CABRERA: Now, Kavanaugh did make a more recent comment in 2015 during a speech in which he appear to (Inaudible) position, what questions would you have for him if you were to question him as he goes through the confirmation process?

BEN-VENISTE: Well, whether in fact he believes a Special Counsel dually appointed and provided with the authority of the attorney general under the restrictions that he has, has the authority to seek evidence wherever he can find it, and to assure the American public of a full, fair, and open investigation.

CABRERA: How do you get somebody like him not to evade a question, or side step them?

BEN-VENISTE: That is always has been very difficult in context of a Supreme Court nominees where the opposing party does not control the committees that do the questioning.

CABRERA: So we will see. We will see.


CABRERA: I want to move on, because there is another Nixon parallel that we've learned about this week. We've learned that the FBI has a recording between President Trump and his former personal attorney Michael Cohen, in which the two the men prior to the 2016 actual election, discuss a payment to a former Playboy model Karen McDougal who has alleged to have after fair with then private citizen Trump. Do you see those tapes as significant?

BEN-VENISTE: Well, now we check the box of tapes where the analogies to Watergate are just stunning, there are so many, and here is another one. Yes, in connection within the investigation as to whether the catch and release deal made by Mr. Trump's good friend, Mr. Pecker, was part of an attempt to influence the election. And that is a legitimate question, and whether these tapes show that

Mr. Trump once again has been very casual with the truth. In fact, where he denied the knowledge of the payment, according to what has been reported the tapes would put the lie to that.

CABRERA: Let's talk about Paul Manafort for a minute, because his trial is starts this week on Wednesday. In Virginia, he is facing charges of money laundering, tax fraud, other crimes. What will you be watching for?

BEN-VENISTE: Well, this is the first time that Mr. Mueller's team goes to court in a trial, and it will be quite interesting. The charges are several. Mr. Manafort's former partner Rick Gates will be a principle witness against Mr. Manafort.

[17:20:00] And the charges are very significant, over $20 million in tax evasion, and money laundering, there will be evidence about extraordinary purchases by Mr. Manafort, and a lifestyle where he was buying suits costing $15,000 apiece, I am told.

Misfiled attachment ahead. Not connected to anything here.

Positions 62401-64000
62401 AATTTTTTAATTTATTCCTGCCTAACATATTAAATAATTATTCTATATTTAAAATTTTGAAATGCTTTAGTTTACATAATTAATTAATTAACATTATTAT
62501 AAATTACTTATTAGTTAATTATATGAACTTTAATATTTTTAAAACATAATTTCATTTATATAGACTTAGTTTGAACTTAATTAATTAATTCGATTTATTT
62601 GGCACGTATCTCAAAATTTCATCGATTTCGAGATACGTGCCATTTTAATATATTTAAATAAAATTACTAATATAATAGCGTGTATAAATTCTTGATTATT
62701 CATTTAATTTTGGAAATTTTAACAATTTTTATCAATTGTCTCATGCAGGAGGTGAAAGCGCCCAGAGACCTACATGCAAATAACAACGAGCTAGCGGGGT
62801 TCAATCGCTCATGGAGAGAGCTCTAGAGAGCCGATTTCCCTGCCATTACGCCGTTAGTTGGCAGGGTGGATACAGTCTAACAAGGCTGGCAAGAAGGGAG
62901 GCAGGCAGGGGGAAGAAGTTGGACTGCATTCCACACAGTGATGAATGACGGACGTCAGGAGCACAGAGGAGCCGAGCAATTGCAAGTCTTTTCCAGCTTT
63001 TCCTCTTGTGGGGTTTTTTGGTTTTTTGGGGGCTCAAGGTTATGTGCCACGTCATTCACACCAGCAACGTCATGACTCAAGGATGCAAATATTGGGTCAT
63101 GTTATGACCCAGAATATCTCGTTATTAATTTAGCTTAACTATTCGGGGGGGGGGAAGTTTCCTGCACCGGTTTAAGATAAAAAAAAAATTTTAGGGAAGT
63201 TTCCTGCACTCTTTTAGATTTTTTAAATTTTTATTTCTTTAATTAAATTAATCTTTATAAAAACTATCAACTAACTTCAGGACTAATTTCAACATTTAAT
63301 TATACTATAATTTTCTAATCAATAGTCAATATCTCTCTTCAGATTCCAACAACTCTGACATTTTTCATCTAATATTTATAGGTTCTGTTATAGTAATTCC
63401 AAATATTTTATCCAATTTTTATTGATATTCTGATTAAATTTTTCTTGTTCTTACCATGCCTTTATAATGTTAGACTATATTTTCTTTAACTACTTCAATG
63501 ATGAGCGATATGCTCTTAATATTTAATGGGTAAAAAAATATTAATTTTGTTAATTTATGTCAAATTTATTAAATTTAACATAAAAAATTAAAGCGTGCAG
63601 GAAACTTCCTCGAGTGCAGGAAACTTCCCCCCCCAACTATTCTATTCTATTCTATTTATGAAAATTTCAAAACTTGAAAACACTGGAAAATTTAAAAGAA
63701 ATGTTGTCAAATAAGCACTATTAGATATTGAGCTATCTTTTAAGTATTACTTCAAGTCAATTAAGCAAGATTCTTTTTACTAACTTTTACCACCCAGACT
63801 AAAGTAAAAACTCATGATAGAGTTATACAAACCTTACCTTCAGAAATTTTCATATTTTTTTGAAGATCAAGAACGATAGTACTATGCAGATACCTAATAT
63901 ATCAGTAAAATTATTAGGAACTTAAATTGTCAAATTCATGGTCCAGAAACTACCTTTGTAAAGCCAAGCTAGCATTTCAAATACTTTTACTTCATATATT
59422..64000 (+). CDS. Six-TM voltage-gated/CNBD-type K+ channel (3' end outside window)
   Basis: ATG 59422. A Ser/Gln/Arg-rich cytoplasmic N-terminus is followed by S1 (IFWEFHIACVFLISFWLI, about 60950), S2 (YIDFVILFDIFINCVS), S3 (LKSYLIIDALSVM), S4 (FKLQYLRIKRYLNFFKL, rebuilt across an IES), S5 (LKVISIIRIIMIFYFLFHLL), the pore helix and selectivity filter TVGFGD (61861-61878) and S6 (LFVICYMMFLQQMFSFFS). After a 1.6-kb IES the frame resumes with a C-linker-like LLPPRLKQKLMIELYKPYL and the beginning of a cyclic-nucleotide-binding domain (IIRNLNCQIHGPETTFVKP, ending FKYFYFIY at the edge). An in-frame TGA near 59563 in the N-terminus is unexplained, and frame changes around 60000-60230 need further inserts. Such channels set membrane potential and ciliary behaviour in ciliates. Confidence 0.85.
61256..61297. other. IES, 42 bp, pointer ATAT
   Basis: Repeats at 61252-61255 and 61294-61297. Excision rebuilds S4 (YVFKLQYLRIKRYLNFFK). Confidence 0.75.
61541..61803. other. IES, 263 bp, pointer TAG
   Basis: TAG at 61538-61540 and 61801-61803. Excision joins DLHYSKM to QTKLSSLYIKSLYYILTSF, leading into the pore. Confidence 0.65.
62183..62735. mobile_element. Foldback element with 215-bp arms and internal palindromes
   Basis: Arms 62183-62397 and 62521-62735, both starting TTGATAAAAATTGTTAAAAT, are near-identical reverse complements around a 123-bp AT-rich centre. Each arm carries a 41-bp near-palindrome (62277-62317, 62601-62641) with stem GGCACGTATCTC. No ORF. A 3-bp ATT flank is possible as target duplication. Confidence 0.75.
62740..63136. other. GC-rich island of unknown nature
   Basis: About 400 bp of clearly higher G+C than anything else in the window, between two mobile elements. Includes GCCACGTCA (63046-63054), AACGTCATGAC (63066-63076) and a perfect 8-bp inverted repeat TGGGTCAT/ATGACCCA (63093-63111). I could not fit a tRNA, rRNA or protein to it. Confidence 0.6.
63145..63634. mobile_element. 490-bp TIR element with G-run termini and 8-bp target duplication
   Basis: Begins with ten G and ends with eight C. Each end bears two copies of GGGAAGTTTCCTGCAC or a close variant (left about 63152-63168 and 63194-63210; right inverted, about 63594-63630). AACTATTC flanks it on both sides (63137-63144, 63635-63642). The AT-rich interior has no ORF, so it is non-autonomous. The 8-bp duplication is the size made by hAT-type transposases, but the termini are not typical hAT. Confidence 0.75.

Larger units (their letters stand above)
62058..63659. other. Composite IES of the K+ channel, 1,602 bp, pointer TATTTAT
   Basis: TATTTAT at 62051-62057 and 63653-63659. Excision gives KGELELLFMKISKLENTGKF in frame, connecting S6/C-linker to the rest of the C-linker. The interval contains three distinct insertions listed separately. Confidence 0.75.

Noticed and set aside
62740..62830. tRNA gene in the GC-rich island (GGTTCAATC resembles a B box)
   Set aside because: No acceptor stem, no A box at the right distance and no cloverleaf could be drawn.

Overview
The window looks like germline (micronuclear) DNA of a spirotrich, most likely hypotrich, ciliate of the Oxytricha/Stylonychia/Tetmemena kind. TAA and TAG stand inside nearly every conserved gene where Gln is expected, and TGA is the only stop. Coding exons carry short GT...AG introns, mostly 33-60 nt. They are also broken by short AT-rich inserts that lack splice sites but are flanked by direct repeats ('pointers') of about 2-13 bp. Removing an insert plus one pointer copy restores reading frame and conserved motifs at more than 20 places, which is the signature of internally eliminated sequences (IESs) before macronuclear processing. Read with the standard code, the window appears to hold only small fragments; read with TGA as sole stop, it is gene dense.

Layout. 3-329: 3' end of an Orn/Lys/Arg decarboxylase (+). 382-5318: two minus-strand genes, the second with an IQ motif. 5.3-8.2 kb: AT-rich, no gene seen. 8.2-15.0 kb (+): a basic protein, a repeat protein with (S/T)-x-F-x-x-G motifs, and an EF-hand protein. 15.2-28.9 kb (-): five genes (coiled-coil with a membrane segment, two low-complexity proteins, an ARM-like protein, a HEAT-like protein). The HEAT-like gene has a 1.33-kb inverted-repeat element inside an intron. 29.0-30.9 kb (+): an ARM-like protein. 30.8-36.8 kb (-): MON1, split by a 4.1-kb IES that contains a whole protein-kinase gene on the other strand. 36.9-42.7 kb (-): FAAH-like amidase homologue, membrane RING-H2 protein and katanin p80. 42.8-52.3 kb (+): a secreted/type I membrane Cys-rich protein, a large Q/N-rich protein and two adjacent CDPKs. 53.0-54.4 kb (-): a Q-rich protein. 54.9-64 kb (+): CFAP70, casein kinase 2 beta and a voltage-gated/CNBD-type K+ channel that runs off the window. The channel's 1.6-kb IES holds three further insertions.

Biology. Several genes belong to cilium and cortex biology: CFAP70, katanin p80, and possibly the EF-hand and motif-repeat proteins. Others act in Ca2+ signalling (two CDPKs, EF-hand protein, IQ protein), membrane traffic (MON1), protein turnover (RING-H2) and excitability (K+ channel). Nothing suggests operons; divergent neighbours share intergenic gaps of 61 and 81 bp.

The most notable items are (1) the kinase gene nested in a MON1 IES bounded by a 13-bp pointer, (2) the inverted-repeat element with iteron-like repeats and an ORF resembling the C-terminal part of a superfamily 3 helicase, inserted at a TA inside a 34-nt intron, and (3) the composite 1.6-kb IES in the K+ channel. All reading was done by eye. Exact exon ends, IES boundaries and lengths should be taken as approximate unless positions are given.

CABRERA: A lot of people will say, what does this have to do with the initial route of the Mueller probe?

BEN-VENISTE: Well, of course, this is a person who became campaign manager for Mr. Trump's campaign, and a person who is present at the significant meeting at Trump Tower in which the potential for damaging information against Hillary Clinton was the preview to the meeting. And his testimony, if it were truthful, about that meeting would be important.

CABRERA: Do you think that we will get a little bit of insight into Mueller's broader strategy through the course of this trial?

BEN-VENISTE: Well, I think that the trial will be a traditional trial about money laundering, tax evasion, and the variety of false statements, failure to register as a foreign agent. We will see the underside of American political consultants who go overseas, and work for the folks like Manafort worked for, Victor, the very, very, unusual person who he chose to sponsor, and to lobby for on behalf of Ukrainian connection.


BEN-VENISTE: But the Ukrainian connection to Russia.

CABRERA: Yes. Real quickly, if you will, I know that you will be watching to see the outcome of the trial, and whether the President then takes any action.

BEN-VENISTE: Well, this has been raised, not only a few times by the various trump supporters, but recently by Rudy Giuliani who once again raised the question of whether there is going to be a pardon, should Mr. Trump feel that somehow the prosecution is unfair for Mr. Manafort.

But the idea that Rudy who was once in a position of advising President Reagan on pardons would have considered a pardon to such a person under these circumstances is just extraordinary. It kind of blows the minds of people like myself who know Rudy very well.

CABRERA: Richard Ben-Veniste, thank you very much for bringing us your insight, and perspective on all of this.

BEN-VENISTE: Thank you.

CABRERA: Private moments streamed live on the internet, a ride share driver allegedly exposing passenger's intimate moments online without their consent. Details are ahead in the CNN Newsroom. Don't go away.


CABRERA: When you grab an Uber or a Lyft, do you ever question whether you are on camera? A St. Louis area driver for Uber and Lyft is suspended after live streaming his passengers without their knowledge.